Upgrading Auto-pilot to Save-a-Pilot

Researcher looks to computer modeling to enhance aviation safety
Faculty flies plane over the blue skies of Kansas City

Assistant professor Mujahid Abdulrahim’s passion for flying once led him to devise a way to commute to work in his personal plane. That passion also drives his research on helping pilots and passengers get home safely.

Modeling the movements of aircraft is the backbone of his research at the UMKC School of Computing and Engineering. Abdulrahim’s specialty is in autonomous aircraft development, but he stresses that autonomy isn’t just drones – it is everywhere in aviation. He wants to take auto-pilot functionality to a new level, not to take flying away from pilots, but to make their safety net stronger.

 “I don’t want to replace pilots with computers,” Abdulrahim says. “I love the idea of preserving everything that makes airplanes fun to fly, but I also love the idea of coming home to my children after every time I take to the air.“

A self-described “air safety geek,” Abdulrahim is working on a computer algorithm that would interpret the equations of motion for each individual aircraft with predetermined models on how it should be performing. At any given time, moving the elevator stick of an airplane results in a specific response, and this technology would try to determine whether the flight matched the expected motion for that specific aircraft.

He’s also interested in the human element of these models. That’s why he’s looking to study how pilots learn and how they react to certain aviation situations. He’s especially interested in studying how pilots react when they’re at the edges of the flight envelope – the term “pushing the envelope” comes from testing the operating limits of an aircraft.

Abdulrahim’s goal is to incorporate pilot behavior into these models, to help indicate when the pilot could use assistance. He compares this supervisory system to lane-change warnings in modern automobiles: to detect an irregular driving pattern and let the driver know.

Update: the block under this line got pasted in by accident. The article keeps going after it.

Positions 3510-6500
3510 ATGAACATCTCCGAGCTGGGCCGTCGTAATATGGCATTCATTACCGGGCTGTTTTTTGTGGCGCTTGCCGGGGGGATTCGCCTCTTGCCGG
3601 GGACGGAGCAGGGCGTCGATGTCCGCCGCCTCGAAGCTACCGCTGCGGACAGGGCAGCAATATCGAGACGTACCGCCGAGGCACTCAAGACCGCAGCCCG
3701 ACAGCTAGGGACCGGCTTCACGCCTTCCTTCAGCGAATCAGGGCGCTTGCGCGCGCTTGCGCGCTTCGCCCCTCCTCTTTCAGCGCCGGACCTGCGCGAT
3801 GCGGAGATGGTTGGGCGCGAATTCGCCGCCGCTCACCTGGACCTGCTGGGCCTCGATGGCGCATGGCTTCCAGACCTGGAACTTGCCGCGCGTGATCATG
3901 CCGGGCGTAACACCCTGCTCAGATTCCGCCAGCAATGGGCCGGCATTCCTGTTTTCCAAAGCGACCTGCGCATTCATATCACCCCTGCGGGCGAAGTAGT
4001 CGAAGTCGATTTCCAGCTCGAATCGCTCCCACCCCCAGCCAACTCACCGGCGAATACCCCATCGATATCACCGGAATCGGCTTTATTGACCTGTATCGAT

One area that will play a big part in this supervisory system is something called “task saturation.” According to Abdulrahim, it’s a concept that’s not limited to pilots.

“If you’re taking notes and someone asks you to solve a math question while also jumping on one foot and reciting the alphabet – you’ll eventually hit your task saturation point,” he says. “From there you’ll stop receiving inputs and only focus on one thing at a time, and you probably aren’t going to do that one thing very well.”

Faculty member stands on runway with his plane

In aviation, this can happen to any size of aircraft, but is more common when pilots of small airplanes fly into bad weather. For example, a pilot can be talking to air traffic control while scanning for other aircraft, with limited visibility and high winds affecting air speed – suddenly that pilot has hit saturation.

With Abdulrahim’s supervisory system, a model can be built to monitor the flying skills a pilot shows as they fly – how well they hold airspeed, how well they hold altitude. If those skills suddenly take a turn for the worse, the system can intervene to improve safety.

Abdulrahim sees far-reaching potential for his modeling technology. He’s looking at replacing or enhancing aircrafts’ airspeed sensor – the only aircraft sensor exposed to the elements and thus more susceptible to being corrupted mid-flight. There are also ridesharing companies looking at autonomous aviation as the future of people transport. Abdulrahim is looking at how his models could help make that a reality.

His passion for flying will continue to drive his research into safer skies so everyone in flight – pilot and passenger – can keep coming home to their families.

Learn more about School of Computing and Engineering

Published: Jul 16, 2020

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